Is the movie where the blog gets the name from, or is there something else going on with motorbikes?

When I got the Trus'Me album, I was blown away at all the "Rockers" clips... man that was correct. Yeah, I must buy a bike pon this business.


What else should people know about Eddie C?

I live full-time in Banff, Alberta, but am originally from Port Hope, Ontario, both very small towns. Skiing is an obsession for me and I try to get in around 100 days a year. Detroit is my favorite city; I used to go there as much as I could when I lived in Ontario. It's incredible there. There's parking lots with trees growing through the cement. Beautiful old abandoned buildings everywhere. A photographer's dream town. Not to mention the best music history of any city. My friends and I used to drive down for all the Plastikman/Richie Hawtin parties which were extremely inspiring and very very intense.

I DJ for a living here in Banff which is a blessing and I almost make enough to survive, so it keeps my days free for whatever. Banff is everything you picture Canada to be: bears, beer, hockey, skiing, long freezing winters, cowboys, mountains, lakes, endless wilderness. I love my wife who is a very talented photographer and we try to get in as many interesting travels as possible. I have family all over the world and need to visit them more often!


----
Juno still have a few copies left of Eddie's spectacular Jisco Record
Also make sure to check out Eddy's brand new Bounty EP on Pawn Shop here
Keep checking his myspace for fresh tunes

Comments

  1. Nice 1 ...cheers for the mix...and the read :)

    did not know that Jisco has closed...shame ... I don't want to blow smoke up Eddies arse too much...but "Let your ind be free" is fucking ace ...love it to bits...and has not left my record box since I bought it.......

    Peace

    ReplyDelete
  2. make it better.perfect

    ReplyDelete

Post a Comment

Popular posts from this blog

Sleazy Team ~ Best of '16

Jebus, another year gone by already? Time sure flies when the world's going bonkers and the masses are bent on sticking all their eggs in one giant smelly basket and having Farage, The Donald and a host of other lunatics break them all at once while laughing hysterically.

All farcical geo-political madness and neo-patriotic nu-bigotry aside, 2016 was a memorable year for us at SB. We tricked The Popular People's Front - our heroes, the originators! - into doing us the final record in the Black Ops series, which sold out in what seemed a nano-second. After burying the Black Ops project with a sniff and a tear, we launched a new imprint, Make Believe Disco, with French prodigal kid Folamour handling the inaugural release, which, unbelievably, also sold out from the distro on day one.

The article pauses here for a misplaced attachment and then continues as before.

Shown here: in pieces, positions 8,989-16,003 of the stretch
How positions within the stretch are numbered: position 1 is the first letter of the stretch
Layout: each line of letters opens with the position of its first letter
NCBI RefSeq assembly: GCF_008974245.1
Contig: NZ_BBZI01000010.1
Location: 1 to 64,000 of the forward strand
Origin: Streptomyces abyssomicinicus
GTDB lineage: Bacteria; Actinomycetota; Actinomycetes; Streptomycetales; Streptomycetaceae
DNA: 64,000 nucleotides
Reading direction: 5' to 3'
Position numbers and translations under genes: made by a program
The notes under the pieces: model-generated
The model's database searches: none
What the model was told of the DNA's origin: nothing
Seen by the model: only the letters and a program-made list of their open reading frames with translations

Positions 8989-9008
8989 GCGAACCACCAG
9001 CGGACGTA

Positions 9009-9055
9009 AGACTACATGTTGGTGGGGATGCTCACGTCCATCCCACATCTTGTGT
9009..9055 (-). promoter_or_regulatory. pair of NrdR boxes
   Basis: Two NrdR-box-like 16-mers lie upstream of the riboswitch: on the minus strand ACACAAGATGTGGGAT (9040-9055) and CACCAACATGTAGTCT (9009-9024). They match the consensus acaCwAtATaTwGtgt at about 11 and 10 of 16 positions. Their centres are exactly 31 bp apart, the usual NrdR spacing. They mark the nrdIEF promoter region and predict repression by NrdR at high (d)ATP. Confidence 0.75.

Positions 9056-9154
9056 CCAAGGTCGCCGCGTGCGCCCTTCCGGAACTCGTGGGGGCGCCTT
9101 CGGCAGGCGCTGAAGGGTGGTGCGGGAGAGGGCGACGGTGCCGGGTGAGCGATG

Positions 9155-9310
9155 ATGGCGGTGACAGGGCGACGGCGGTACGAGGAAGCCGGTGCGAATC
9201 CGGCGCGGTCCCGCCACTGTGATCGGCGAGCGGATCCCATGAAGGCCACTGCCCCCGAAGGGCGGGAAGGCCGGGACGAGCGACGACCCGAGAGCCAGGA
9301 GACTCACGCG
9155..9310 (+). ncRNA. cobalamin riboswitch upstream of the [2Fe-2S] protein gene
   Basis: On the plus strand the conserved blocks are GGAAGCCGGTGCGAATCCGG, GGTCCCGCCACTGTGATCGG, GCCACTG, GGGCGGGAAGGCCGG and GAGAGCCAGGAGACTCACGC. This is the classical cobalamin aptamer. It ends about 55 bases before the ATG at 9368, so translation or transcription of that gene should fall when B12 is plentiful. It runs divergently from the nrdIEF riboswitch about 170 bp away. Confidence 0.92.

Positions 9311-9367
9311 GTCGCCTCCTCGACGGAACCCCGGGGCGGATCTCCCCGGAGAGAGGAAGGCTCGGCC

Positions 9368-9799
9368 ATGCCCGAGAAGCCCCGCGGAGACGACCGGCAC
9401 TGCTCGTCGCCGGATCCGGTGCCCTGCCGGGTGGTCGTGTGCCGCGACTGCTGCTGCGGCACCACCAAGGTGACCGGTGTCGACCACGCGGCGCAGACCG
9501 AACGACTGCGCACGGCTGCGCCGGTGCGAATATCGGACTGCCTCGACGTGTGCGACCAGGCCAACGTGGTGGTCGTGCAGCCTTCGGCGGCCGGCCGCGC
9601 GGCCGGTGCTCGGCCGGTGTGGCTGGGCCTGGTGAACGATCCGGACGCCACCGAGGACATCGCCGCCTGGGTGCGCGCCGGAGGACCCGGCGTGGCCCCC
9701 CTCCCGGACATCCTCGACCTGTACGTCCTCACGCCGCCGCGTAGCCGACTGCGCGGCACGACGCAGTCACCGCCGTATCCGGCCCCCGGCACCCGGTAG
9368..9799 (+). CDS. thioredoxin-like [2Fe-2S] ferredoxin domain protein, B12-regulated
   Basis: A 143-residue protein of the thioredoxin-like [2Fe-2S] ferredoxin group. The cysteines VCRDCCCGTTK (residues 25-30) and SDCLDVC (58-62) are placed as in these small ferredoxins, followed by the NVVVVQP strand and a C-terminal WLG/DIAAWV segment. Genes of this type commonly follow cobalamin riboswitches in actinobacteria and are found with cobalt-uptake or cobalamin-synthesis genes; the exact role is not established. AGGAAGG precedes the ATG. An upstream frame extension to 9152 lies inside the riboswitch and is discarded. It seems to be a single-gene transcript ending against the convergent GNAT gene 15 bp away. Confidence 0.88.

At the tail-end of the year we sat down in our cabin in the woods, started a fire and got the s'mores going, while looking back on 7 years of Sleazy Beats. We agreed that in spite of our valian…

Caravan - Coarsica EP (Ken Oath)

The inaugural release on Australian imprint Ken Oath is one of the finest bits of plastic I've managed to pick up do far this year. It was Riggles' Slick Like Oil that had me whipping out my AmEx right away, a loopy, sample-heavy basement jam with a killer rubbery bassline, but as often is the case when buying records for one specific tune, the flip ends up being the side you end up playing the most. Donald's House and Low Flung (all new names to me) serve up the delightful kind of delightful contemporary electronic boogie that the likes of Suzanne Kraft and Moon B do so well.

The sophomore effort on Ken Oath, a mini-LP by Caravan called 'Coarsica', is cut from the same boogie cloth and it's really, really good. Six tracks of understated, 80's-tinged electronic boogie to choose from here, none of which would have been out of place on People's Potential Unlimited or Rush Hour's 'Music for Autobahns' compilations. It's not exactly the kind…

Mori Ra - Oriental Forest (Forest Jams)

Recently Guy & Kris asked for support to keep the Sleazy blog running and to bring fresh mojo to the sleazyverse. When Luvless told me about their cry for help I immediately wrote Guy and offered my help.
Some of you might know me from my productions as Martin Hayes for Razor-n-Tape, Rose Records and recently In Any Case Records.
I’ve been reading the blog since the early "gallery of awesome people“ days, to which I actually contributed a picture (mugshot obscured by skimpy knickers, if you have a copy of Frank Booker's record on Sleazy Beats, try and spot me on the cover!). Now let's get crackin' with my first review.
Possibly you’ve never heard of Mori Ra before, but that should change before long. The Osaka-based dj, record collector and producer managed to fly under the radar for a good while, but after a string of fantastic records on Macadam Mambo, Passport To Paradise, Most Excellent Unlimited and a recent sureshot edit of Yoruba Singers’ Black Pepper (on Left …